What do recently published human rights benchmarks tell us about progress on responsible purchasing practices?  

September 20, 2023 10:57 am, Published by , Leave your thoughts

Mariana Gomezgil-Gabriel, Business and Human Rights Manager 

Human rights benchmarks can be a powerful tool for businesses, measuring companies’ commitments to human rights through various indicators like due diligence, responsible recruitment, decent work, purchasing practices, governance and transparency. 

Benchmarks offer a chance for improvement by showing how companies compare with industry standards. Low scores can signal to investors and consumers that a company needs to step up its human rights efforts. Conversely, a high score can set a company apart, attracting sustainable investment, new partnerships, and conscientious consumers. 

We have recently seen two benchmarks release their latest assessments. The KnowTheChain Food and Beverage benchmark assesses 60 of the biggest food and beverage companies’ efforts to address forced labour. The Fashion Transparency Index ranks the 250 largest fashion brands and retailers’ human rights and environmental policies, practices, and impacts. Both of these benchmarks align their methodology with the UN Guiding Principles on Business and Human Rights.  

One crucial aspect of respecting human rights and preventing forced labour is responsible purchasing practices. These practices define how buyers interact with their suppliers. Collaboration and shared responsibility in supply chains are vital to preventing human rights abuses. Both benchmarks reveal that unethical purchasing practices can lead to worker exploitation. 

The two benchmarks highlight how it is common practice in both sectors to abruptly change or cancel orders, to extend payment terms, or pay at rates that may undermine suppliers’ ability to ensure decent working conditions and wages. In addition, in the fashion industry the practice of retrospective discounts is also common. 

The KnowTheChain Food and Beverage benchmark highlights that 13% of food and beverage companies are taking steps to measure living wages in their supply chains, and 8% provide limited information on actions taken towards adopting responsible purchasing practices. The overall average score across companies for the Purchasing Practices theme is 2 out of 100, the lowest scoring theme in the benchmark.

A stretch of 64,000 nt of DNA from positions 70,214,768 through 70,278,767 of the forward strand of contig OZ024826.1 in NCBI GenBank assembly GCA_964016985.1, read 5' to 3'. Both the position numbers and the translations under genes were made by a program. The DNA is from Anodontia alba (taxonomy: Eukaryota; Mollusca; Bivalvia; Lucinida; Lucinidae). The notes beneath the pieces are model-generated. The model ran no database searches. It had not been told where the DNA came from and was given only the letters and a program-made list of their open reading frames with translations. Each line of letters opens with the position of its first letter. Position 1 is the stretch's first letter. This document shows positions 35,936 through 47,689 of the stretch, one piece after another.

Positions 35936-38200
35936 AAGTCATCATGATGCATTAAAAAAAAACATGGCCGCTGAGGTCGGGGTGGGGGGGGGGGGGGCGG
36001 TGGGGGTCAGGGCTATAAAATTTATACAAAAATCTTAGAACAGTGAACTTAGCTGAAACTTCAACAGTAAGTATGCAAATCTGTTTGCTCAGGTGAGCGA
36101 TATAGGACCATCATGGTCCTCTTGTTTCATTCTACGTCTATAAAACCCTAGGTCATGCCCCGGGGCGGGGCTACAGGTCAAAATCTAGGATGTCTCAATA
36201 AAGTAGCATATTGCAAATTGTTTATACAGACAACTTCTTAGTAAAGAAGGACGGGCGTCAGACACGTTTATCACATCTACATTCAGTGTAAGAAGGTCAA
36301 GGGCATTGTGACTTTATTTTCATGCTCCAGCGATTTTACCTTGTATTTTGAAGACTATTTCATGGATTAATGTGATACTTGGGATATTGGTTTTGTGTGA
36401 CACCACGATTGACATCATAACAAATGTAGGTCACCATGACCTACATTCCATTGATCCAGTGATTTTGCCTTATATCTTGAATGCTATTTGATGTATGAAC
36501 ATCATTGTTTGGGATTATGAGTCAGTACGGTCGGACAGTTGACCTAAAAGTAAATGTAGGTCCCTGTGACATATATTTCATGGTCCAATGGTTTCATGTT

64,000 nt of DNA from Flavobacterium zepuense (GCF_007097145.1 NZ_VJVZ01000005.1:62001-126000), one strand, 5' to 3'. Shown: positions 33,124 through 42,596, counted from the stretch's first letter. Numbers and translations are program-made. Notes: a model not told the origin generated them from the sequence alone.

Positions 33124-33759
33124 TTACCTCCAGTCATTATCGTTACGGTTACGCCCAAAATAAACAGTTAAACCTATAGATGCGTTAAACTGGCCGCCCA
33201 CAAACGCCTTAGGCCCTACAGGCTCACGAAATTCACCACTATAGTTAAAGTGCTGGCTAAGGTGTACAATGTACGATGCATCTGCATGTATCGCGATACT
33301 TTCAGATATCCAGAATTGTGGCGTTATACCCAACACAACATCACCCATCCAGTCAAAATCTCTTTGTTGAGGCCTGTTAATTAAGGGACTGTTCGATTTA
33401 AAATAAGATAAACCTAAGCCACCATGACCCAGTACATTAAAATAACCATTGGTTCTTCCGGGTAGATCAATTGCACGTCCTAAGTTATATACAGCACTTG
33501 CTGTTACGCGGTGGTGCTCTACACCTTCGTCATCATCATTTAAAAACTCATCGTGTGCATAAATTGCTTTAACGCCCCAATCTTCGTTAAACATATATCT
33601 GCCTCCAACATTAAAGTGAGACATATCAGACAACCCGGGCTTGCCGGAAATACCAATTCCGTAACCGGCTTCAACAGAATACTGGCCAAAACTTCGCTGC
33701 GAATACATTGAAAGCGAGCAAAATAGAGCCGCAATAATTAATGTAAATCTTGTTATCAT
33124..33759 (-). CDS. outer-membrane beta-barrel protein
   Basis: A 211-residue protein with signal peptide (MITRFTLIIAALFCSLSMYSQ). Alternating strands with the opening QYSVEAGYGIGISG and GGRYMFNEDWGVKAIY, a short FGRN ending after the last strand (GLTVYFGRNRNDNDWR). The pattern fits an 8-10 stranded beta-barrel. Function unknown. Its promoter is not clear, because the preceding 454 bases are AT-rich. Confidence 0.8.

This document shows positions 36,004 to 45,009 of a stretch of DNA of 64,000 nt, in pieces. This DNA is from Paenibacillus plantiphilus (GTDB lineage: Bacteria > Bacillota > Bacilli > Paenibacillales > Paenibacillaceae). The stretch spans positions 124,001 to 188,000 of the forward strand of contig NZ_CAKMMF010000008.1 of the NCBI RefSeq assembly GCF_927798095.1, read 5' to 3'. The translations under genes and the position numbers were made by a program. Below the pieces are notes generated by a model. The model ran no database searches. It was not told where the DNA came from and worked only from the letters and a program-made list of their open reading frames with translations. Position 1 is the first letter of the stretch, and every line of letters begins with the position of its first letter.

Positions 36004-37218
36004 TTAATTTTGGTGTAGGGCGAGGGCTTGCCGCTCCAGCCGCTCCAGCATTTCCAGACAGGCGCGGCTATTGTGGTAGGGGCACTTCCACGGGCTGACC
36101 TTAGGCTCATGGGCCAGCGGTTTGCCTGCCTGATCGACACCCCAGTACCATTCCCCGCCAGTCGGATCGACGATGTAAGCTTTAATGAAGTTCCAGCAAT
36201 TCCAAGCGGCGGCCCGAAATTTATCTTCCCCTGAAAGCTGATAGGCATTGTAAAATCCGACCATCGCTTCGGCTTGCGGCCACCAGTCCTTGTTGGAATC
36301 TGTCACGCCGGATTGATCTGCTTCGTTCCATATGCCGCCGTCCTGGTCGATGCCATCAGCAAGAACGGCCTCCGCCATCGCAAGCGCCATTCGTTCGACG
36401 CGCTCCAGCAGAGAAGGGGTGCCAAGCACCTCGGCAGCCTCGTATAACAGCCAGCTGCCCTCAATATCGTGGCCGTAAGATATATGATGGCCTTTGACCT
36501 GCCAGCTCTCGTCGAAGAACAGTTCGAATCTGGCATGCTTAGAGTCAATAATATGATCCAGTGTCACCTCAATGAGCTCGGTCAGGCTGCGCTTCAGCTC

Among the companies in the Fashion Transparency Index, 28% disclose an approach to achieving living wages for supply chain workers, and less than 1% publish a standard, due-diligence-aligned supplier agreement template, setting out typical order and payment terms and conditions.

These findings emphasise that there’s significant opportunity for improvement in both sectors to embed responsible purchasing practices as the norm. Both benchmarks encourage companies to take proactive steps toward ethical purchasing practices to ensure fair work free from exploitation in their global supply chains.  

Stronger Together is on a mission to help organisations to embed responsible recruitment and fair work, while mitigating labour exploitation in their operations and supply chains.  We believe in a partnership approach between suppliers and buyers, supported by responsible purchasing practices and sustainable commercial models and provide practical guidance and training to help businesses progress. You can:  

Benchmarking doesn’t just point out flaws; it guides businesses toward a more ethical and sustainable future. With Stronger Together’s support, you can make substantial progress in achieving responsible purchasing practices in your supply chain. 

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